Dr. DeHaven toured the Beijing teaching hospital the day after the inaugural festivities. He was well-received by Dr. Lin Degui, head of the hospital, and Dr. Shi Zhengsheng, deputy head of the hospital. Dr. DeHaven was told that, with the growing pet population in China, they have many clients who are interested in obtaining the best possible care for their pets, so the hospital is trying to improve the quality of its resources and equipment. The country's 40 million pets are split equally between dogs and cats.

"Interestingly, the teaching hospital gets about a hundred cases a day," Dr. DeHaven said. "About half of them are primary care and the other half are referrals. They have two examination rooms, three surgery rooms, and no appointments—it's totally walk-in, so staffing is a nightmare for them. This is a cultural thing where they can't get people used to making appointments."

Dr. DeHaven enjoys a moment with some of the veterinary students who attended the
inaugural meeting of the Chinese VMA in Beijing.

 

Veterinary system reform

Although the percentage of government veterinarians is higher in China than in the U.S., Dr. DeHaven said many practices are privately owned—both food animal and small animal, especially in rural areas. Some Chinese veterinarians are considered specialists, but there is no pathway by which they become board-certified. 
 

Vice Minister of Agriculture Gao Hongbin told the gathering that the veterinary system is being reformed by separating law enforcement from service. Surveilling and fighting serious disease threats will be the responsibility of one team of official veterinarians whose work is administered by the government. Providing technical and clinical services will be the responsibility of the other team, licensed veterinarians whose work is administered by the Chinese VMA.

Leading the Chinese VMA with Chairman Jia will be Dr. Zhang Zhongqiu, executive vice chairman and secretary-general.  

A partnership with potential

"Our Chinese colleagues have reached out to us," Dr. DeHaven said. "They recognize some areas that they want to improve, and those are areas where AVMA has substantial expertise and experience. The potential for us to cooperate and learn from each other is huge, and I hope that this trip was the first step to building a great friendship and partnership."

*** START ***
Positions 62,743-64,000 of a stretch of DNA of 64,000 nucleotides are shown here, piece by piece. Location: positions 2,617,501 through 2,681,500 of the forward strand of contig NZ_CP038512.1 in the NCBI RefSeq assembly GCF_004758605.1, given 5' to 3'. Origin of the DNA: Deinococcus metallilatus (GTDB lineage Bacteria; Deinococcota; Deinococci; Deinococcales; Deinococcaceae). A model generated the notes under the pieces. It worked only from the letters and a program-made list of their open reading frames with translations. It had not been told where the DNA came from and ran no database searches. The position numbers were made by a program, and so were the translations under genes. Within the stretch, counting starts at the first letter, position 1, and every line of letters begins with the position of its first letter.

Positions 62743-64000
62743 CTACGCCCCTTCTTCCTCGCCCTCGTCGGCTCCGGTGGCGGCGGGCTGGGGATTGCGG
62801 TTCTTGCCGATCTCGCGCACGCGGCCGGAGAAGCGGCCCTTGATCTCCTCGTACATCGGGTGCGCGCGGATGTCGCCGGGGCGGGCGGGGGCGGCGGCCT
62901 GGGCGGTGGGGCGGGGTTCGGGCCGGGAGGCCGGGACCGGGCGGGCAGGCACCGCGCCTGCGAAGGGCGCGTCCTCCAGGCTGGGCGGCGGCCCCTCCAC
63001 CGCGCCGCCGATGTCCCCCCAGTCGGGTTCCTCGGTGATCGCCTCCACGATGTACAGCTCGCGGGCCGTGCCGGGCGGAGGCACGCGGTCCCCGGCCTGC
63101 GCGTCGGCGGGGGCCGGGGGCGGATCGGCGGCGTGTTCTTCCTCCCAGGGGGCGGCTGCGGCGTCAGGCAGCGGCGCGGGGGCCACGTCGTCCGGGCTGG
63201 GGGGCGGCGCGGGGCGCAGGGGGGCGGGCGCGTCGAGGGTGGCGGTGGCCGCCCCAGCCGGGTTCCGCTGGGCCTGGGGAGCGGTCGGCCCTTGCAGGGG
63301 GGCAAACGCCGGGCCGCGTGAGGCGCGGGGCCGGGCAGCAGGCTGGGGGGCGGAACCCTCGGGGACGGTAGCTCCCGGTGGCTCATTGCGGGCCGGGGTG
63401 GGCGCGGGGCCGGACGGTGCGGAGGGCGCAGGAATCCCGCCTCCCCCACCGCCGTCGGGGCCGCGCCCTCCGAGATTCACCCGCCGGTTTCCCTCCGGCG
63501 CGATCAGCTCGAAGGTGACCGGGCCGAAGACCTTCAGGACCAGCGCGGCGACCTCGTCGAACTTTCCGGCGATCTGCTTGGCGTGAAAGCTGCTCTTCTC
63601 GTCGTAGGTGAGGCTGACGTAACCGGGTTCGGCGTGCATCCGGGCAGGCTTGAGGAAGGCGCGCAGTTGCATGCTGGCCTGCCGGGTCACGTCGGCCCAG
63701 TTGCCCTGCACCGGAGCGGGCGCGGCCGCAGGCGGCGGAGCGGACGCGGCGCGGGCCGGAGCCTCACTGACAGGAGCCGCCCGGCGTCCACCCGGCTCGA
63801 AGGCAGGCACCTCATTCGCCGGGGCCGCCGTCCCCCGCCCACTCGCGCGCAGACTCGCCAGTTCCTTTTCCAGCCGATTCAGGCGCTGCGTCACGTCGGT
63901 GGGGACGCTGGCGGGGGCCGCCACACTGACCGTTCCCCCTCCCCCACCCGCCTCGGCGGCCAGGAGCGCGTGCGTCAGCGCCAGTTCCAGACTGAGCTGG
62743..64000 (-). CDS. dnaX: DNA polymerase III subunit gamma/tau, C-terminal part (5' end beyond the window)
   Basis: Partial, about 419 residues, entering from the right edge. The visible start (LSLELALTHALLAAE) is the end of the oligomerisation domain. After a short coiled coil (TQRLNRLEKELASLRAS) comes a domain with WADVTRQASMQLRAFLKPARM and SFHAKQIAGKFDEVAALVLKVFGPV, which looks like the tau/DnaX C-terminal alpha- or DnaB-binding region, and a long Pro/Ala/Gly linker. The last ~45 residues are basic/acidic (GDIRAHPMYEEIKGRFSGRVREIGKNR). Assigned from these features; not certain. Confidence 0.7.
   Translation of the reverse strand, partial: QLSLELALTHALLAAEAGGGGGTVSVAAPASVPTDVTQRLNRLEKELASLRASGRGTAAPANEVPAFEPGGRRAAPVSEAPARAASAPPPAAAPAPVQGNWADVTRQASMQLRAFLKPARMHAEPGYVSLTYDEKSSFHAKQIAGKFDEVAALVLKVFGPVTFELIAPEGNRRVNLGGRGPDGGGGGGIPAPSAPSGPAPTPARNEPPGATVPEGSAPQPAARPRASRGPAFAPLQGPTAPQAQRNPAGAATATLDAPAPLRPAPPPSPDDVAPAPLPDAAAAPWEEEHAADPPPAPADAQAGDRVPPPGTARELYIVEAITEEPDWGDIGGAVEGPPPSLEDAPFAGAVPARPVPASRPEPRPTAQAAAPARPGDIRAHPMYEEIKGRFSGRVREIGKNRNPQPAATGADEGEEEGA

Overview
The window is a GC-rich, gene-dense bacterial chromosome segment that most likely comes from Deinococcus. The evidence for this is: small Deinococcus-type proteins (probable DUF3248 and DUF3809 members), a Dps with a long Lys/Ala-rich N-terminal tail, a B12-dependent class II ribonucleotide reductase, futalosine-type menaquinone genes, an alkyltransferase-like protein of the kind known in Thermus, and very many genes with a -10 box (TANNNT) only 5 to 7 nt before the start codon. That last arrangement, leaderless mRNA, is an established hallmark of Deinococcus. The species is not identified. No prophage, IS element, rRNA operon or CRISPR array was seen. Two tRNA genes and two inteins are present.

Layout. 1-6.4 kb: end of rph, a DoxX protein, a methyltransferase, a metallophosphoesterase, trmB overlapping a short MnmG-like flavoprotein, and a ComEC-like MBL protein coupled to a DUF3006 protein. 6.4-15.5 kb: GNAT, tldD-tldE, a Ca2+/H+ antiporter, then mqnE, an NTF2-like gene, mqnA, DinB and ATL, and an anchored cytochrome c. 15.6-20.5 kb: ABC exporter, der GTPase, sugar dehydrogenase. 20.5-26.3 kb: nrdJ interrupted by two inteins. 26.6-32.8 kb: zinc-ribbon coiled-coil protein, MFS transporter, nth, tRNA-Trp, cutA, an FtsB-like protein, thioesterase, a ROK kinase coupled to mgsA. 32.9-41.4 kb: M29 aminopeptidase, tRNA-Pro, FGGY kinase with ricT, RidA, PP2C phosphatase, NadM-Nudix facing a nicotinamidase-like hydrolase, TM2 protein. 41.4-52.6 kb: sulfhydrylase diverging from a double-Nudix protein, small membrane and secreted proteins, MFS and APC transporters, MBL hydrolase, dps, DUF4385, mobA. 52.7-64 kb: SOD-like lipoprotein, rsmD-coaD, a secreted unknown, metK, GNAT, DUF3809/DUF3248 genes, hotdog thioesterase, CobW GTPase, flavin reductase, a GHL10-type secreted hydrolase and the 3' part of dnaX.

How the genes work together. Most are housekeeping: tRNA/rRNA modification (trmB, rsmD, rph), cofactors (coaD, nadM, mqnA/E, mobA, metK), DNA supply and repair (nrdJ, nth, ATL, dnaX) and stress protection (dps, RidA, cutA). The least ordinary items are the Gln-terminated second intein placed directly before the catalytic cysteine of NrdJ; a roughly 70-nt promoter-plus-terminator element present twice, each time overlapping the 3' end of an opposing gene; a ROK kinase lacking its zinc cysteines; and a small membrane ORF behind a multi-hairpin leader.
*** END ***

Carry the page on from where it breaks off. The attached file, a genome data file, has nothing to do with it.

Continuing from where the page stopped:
It should not matter whether animals are in China, the U.S., or Mali, Africa, he said; to the extent that the U.S. veterinary profession can help them, it must.

Dr. DeHaven told the seminar audience, "We are a small profession, and healthy animals are critical for healthy people, so we need to work together for the health of all animals—pets; livestock, poultry, and fish; and wildlife."

Drs. Jia and DeHaven envision the two associations arranging exchange programs involving their staff members, their publications, and their association activities as well as student internships. The Chinese VMA is interested in studying the AVMA's organizational structures and operational practices, and Dr. DeHaven said the AVMA could find it useful to observe which of them the CVMA elects to adopt and not adopt.

What kind of relationship would Dr. Jia like to see between Chinese and U.S. veterinarians? Dr. Jia told JAVMA, "One world, one health. I hope that Chinese veterinarians and American veterinarians will deepen mutual understanding, maintain good communication, and strive for a closer cooperation."